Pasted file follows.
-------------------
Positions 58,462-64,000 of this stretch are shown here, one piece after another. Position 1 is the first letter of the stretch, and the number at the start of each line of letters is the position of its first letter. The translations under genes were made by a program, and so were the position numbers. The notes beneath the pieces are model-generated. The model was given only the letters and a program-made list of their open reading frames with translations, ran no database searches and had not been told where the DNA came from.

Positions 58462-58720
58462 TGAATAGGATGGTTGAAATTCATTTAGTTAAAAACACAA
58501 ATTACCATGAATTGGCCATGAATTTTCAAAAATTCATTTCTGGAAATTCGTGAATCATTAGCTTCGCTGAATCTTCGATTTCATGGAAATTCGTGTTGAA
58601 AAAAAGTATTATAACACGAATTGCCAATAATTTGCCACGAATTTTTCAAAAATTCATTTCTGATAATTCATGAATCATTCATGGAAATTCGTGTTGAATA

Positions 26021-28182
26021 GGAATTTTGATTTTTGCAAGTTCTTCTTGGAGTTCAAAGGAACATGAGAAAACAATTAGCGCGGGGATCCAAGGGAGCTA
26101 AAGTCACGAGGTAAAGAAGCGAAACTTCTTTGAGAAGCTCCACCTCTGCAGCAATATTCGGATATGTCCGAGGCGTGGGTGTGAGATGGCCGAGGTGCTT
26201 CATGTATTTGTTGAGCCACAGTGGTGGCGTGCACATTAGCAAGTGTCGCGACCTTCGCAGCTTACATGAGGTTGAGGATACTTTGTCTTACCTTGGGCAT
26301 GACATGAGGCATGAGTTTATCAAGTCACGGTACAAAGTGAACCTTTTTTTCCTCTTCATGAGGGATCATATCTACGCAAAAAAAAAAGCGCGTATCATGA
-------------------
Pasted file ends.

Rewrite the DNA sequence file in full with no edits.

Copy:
Positions 58,462-64,000 of this stretch are shown here, one piece after another. Position 1 is the first letter of the stretch, and the number at the start of each line of letters is the position of its first letter. The translations under genes were made by a program, and so were the position numbers. The notes beneath the pieces are model-generated. The model was given only the letters and a program-made list of their open reading frames with translations, ran no database searches and had not been told where the DNA came from.

Positions 58462-58720
58462 TGAATAGGATGGTTGAAATTCATTTAGTTAAAAACACAA
58501 ATTACCATGAATTGGCCATGAATTTTCAAAAATTCATTTCTGGAAATTCGTGAATCATTAGCTTCGCTGAATCTTCGATTTCATGGAAATTCGTGTTGAA
58601 AAAAAGTATTATAACACGAATTGCCAATAATTTGCCACGAATTTTTCAAAAATTCATTTCTGATAATTCATGAATCATTCATGGAAATTCGTGTTGAATA

Positions 26021-28182
26021 GGAATTTTGATTTTTGCAAGTTCTTCTTGGAGTTCAAAGGAACATGAGAAAACAATTAGCGCGGGGATCCAAGGGAGCTA
26101 AAGTCACGAGGTAAAGAAGCGAAACTTCTTTGAGAAGCTCCACCTCTGCAGCAATATTCGGATATGTCCGAGGCGTGGGTGTGAGATGGCCGAGGTGCTT
26201 CATGTATTTGTTGAGCCACAGTGGTGGCGTGCACATTAGCAAGTGTCGCGACCTTCGCAGCTTACATGAGGTTGAGGATACTTTGTCTTACCTTGGGCAT
26301 GACATGAGGCATGAGTTTATCAAGTCACGGTACAAAGTGAACCTTTTTTTCCTCTTCATGAGGGATCATATCTACGCAAAAAAAAAAGCGCGTATCATGA